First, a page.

How to make applying makeup a cinch? Brush up on your brush knowledge
Even though I’ve been a beauty editor for years now, I’ve gotta admit a personal weakness: I have no idea how to use makeup brushes. To me, using a makeup brush is like using a paintbrush—sure, I know how to hold one, but I have no clue how to wield it the way that makeup artists do when I watch them on YouTube.
“Makeup brushes are meant to work as tools to enhance the product you’re using and make application easier,” says Chanel Temple, global makeup artist of Hourglass Cosmetics. “A great brush can make any product better and help you get the most out of it. As an artist, these tools are of vital importance.” Makeup artist and author of Lazy Perfection Jenny Patinkin agrees, noting that makeup brushes are “the same as art brushes—they give you control in how the product moves on the canvas, which in this instance is your face,” she tells me.
“A great brush can make any product better and help you get the most out of it.” —Chanel Temple
While your fingers are perfectly fine—I’ve survived doing my own makeup with my digits for decades—brushes can work in a different, more precise way. “There are some products I like to apply with my fingers, such as a primer or tinted moisturizer, but brushes are necessary for creating a beautifully blown-out smokey eye, or a perfectly blended contour,” says Temple. And what’s more, there might be some downsides to using your digits. “The chance of over-applying or getting a streaky finish is higher with fingers than with a brush since our fingers have one textural surface, whereas brushes have thousands in the form of bristles, and the bristles work together to blend the product over the skin,” says Patinkin.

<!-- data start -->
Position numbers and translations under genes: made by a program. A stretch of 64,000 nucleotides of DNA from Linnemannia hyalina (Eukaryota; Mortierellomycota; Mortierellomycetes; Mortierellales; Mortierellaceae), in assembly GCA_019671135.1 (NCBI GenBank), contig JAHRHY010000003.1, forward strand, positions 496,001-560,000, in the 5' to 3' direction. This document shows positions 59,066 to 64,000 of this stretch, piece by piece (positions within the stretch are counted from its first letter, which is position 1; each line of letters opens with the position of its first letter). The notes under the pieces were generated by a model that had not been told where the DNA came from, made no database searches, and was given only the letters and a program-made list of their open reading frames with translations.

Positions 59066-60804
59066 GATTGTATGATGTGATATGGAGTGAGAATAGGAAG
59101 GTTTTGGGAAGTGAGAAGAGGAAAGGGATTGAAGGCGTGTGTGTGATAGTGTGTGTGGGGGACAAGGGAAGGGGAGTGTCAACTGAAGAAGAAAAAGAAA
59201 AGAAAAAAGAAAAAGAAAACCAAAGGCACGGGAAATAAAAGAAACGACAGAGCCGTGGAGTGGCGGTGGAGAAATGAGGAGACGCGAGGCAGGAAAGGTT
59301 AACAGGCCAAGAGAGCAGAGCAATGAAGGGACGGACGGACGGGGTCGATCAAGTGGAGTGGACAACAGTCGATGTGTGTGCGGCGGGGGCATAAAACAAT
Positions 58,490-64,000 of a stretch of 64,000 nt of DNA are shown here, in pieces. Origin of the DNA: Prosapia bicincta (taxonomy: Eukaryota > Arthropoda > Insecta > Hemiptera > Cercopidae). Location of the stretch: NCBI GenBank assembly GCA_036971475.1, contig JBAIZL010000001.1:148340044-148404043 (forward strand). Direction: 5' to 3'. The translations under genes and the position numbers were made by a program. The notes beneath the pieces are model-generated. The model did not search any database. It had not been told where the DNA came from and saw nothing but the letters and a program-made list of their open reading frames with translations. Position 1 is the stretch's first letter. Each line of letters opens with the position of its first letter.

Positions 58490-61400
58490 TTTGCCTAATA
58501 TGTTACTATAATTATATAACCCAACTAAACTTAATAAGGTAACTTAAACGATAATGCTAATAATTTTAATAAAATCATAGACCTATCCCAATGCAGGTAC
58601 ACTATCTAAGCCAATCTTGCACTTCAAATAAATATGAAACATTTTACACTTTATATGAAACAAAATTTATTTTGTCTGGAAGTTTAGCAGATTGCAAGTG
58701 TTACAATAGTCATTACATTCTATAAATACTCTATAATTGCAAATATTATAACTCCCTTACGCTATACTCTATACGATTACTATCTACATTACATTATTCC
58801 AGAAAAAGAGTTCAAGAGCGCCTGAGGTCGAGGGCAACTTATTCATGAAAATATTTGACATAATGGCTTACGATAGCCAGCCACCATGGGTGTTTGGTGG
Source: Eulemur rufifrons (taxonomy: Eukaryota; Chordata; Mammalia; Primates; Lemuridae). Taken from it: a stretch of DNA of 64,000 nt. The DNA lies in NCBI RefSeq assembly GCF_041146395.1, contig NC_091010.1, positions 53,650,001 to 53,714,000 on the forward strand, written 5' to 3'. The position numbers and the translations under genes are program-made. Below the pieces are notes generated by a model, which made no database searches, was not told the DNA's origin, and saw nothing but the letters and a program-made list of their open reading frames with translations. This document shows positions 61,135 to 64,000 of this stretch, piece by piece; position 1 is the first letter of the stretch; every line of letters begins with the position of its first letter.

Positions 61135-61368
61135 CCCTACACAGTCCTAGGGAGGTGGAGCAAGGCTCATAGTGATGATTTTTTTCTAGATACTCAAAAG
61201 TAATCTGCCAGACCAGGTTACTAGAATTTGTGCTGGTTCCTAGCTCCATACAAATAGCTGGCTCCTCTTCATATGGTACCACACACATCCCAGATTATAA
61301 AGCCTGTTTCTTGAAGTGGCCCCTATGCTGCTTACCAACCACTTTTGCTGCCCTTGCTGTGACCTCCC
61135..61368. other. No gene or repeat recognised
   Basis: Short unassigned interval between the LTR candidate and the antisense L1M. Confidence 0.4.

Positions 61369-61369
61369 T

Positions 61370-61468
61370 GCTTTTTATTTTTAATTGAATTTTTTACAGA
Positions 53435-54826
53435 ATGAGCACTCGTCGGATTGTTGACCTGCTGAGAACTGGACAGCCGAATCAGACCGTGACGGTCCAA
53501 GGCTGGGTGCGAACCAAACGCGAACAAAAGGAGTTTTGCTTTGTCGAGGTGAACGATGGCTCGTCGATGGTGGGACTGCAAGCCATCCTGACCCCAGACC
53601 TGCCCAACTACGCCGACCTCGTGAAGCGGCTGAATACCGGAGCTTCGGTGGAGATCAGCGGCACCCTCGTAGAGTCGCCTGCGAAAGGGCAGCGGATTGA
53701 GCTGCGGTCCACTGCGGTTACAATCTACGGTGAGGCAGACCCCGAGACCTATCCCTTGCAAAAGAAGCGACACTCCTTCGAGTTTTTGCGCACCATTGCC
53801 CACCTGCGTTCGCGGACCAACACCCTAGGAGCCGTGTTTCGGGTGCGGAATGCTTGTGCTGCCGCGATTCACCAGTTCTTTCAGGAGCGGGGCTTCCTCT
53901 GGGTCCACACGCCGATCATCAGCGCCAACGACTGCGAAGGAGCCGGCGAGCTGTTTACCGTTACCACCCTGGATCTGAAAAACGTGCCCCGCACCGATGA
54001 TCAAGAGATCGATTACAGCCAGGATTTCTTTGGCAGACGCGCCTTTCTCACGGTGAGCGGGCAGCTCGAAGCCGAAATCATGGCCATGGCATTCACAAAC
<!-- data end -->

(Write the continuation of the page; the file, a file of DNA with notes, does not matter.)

Patinkin says that for the average makeup wearer, makeup brushes “can streamline the application process and deliver a smoother, more natural look,” she says. The good news? You don’t need to stock up on all of the zillions of brush types and sizes that exist in order to become adept with them. “A few strategically chosen, multi-purpose brushes can get the job done,” she says. Here’s what to know about the different brushes out there and how to use them.
The breakdown of makeup brushes
Foundation brush: Temple recommends sticking with one that’s dense. “I recommend buffing the product into the skin using circular motions,” she says.
Powder brush: This is the fun, large fluffy brush that’s used for all-over your face. “These are perfect for lightly dusting a setting or finishing powder all over your face,” says Temple. “You can also use this brush to create a diffused contour with bronzer.”
All-over shadow brush: This one’s mainly for your eye look. “This shadow brush will lay the base shadow down, and you’ll want to focus on sweeping this across your lid,” says Temple.
Blending eyeshadow brush: A small version of the shadow brush, this one’s for more complex eye looks. “This helps blend the edges of the shadow, or can also be used by adding a transition shade in your crease,” says Temple. “Using a windshield wiping motion, use this brush all along your crease to blow out the shadow.”
Blush/highlighting brush: According to Temple, this type of brush is great for adding color and dimension to your makeup look. “It’s a multi-functional brush that works with powder, cream, and liquid formulas,” she says. “I love using the tapered end for highlighting or to create a soft and diffused contour. The fluffy end of the brush is ideal for applying blush.” And voila.